The Monty Hall problem is a probability puzzle with a solution that is counterintuitive to many.

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Monty Hall Problem Intuition

I was thinking about the Monty Hall problem and I thought of a possible intuitive explanation: You choose a door. Monty gives you the option of sticking with your original choice or instead ...
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Probability: A deck split into piles

I have a deck of cards labeled $1, 2, \ldots, 9$. I give them a good shuffle and split them into $3$ piles, each with $3$ cards. Let's call these piles $A, B, C$. I draw the top card from pile $A$ ...
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Monty Hall Variation: Choosing 2 Doors

I'm learning about the Monty Hall problem, and found a question which has confused me: Consider the following four-door Monty Hall problem: Step 1: you choose one door such as door 1. Step 2:...
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Monty Hall Problem extended

After seeing the popularity of the standard $3$ door problem, Monty thought to put a twist in the story. There are $N$ doors, $1$ car, $N-1$ goats. We need to choose any one of the doors. After we ...
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Can the Monty Hall paradox be explained by Berkson's paradox?

I just learned about Berkson's paradox, which says that if $A$ and $B$ are independent, then $P(A\mid B,A\cup B) < P(A\mid A\cup B)$ (knowing that $A$ or $B$ occur creates a negative dependence on $...
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Could the Monty-Hall Problem be applied to multiple choice tests?

Given a multiple choice test where each question contains 4 possible answers, what would happen if before beginning the test (before reading the questions), someone were to make a random selection for ...
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Monty-Hall-Problem / Complete Tree of Possibilities [duplicate]

EDIT: I know that this is a trigger topic. I know there is a hell of posts out there. I don't need to be told, that I should switch, neither why. I want to know, what is wrong with those trees. If ...
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What's wrong with this equal probability solution for Monty Hall Problem?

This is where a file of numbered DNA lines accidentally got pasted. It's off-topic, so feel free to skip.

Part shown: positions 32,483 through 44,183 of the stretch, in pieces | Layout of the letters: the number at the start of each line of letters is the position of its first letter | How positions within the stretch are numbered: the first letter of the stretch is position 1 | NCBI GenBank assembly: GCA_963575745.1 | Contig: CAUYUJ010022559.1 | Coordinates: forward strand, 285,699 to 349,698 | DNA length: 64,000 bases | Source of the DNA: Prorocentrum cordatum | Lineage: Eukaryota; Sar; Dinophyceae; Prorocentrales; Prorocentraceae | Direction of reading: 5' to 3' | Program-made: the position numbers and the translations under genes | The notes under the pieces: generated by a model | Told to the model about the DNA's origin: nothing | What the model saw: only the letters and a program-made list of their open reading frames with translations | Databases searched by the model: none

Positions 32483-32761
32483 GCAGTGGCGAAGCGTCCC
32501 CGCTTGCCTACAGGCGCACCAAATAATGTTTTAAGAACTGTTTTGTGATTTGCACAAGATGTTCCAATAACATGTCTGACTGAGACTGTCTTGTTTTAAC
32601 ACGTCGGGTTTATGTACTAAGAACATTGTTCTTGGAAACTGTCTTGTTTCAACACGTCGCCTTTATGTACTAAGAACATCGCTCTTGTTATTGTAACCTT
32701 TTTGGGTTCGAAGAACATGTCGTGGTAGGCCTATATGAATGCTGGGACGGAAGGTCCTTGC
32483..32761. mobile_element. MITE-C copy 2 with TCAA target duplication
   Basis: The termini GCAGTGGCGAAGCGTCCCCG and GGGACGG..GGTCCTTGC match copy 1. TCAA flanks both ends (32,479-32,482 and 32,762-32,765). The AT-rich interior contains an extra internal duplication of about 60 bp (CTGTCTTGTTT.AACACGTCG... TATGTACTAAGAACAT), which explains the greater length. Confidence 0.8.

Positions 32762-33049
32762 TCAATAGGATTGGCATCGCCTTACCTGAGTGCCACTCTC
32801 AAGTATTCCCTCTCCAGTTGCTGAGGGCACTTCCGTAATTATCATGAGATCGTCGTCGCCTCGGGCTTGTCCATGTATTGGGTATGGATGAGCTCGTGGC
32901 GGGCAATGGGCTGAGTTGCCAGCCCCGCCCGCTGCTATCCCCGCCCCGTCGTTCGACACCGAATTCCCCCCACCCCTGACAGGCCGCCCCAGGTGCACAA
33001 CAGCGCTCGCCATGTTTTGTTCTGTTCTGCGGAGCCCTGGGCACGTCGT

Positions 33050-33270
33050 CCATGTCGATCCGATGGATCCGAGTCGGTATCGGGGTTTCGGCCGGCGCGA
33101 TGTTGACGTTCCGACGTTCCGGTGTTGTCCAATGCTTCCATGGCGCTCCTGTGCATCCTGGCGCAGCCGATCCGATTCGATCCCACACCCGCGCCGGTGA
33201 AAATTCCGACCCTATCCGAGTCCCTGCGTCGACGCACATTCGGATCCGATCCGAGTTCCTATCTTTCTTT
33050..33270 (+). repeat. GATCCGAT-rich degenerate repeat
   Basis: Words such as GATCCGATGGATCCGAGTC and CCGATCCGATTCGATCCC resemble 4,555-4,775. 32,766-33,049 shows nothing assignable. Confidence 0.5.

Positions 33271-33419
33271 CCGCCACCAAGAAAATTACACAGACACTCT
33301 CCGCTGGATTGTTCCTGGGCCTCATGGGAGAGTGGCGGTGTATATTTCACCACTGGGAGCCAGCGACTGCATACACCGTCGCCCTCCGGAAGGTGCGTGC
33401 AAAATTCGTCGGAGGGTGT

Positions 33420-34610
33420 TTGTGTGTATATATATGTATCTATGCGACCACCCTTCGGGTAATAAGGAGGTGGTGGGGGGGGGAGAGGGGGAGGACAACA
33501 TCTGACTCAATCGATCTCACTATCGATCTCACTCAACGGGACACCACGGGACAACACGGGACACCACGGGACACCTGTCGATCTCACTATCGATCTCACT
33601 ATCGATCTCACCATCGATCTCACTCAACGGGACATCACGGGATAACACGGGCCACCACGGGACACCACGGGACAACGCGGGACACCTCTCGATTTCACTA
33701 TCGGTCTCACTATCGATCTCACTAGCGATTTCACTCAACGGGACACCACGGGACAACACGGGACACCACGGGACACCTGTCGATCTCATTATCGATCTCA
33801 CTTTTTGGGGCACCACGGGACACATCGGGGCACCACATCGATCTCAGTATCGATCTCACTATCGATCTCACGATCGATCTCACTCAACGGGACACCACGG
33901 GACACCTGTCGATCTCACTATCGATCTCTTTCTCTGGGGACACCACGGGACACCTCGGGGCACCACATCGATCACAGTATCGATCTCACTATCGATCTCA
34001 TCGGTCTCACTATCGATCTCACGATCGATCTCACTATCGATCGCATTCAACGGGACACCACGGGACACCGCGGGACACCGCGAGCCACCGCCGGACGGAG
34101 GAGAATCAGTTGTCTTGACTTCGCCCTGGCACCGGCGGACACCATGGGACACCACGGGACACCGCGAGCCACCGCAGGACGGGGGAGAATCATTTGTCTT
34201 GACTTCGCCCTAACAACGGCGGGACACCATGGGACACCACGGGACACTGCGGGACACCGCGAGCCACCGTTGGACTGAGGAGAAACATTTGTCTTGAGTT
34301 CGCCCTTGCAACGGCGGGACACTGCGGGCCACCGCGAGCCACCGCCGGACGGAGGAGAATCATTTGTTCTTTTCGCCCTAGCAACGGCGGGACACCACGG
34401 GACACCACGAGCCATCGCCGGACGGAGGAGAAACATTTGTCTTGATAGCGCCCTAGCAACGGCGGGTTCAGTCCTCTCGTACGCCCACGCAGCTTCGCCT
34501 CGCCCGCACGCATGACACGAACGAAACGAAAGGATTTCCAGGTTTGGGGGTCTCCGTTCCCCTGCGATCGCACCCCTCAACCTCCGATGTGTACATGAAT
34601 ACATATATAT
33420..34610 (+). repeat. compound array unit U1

I'm confused about why we should change door in the Monty Hall Problem, when thinking from a different perspective gives me equal probability. Think about this first: if we have two doors, and one ...
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Why does the Monty Hall problem not apply when the contestant picks the second door?

So, we all know the Monty Hall problem. Where there are 3 doors with one winning door. The contestant picks a door, then the host removes a non-winning door from the remaining two. Then the ...
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Why is my Monty Hall answer wrong using Bayes Rule?

The Monty Hall problem is described this way: Suppose you're on a game show, and you're given the choice of three doors: Behind one door is a car; behind the others, goats. You pick a door, ...
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Translation between Monty Hall and Gold bars problem

When I read this question (problem restated below), and the first comment, I was drawn to the great similarities between this problem and the Monty Hall problem (asking for the winning probability if ...
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Monty Hall Problem: Reasoning Behind the Logic [duplicate]

I watched Lecture 18: Probability Introduction from the MIT OpenCourseWare where the lecturer talks about the Monty Hall problem. He draws the decision tree and we find that actually you have a 2/3 ...
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A slight variant of the Monty Hall Problem.

Suppose that there are 4 doors having 2 cars and 2 goats. You arbitrarily choose a door, then Monty shows a door with a goat. What is the probability of getting a car if you switch. Apparently the ...
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Unknown Card Monty Hall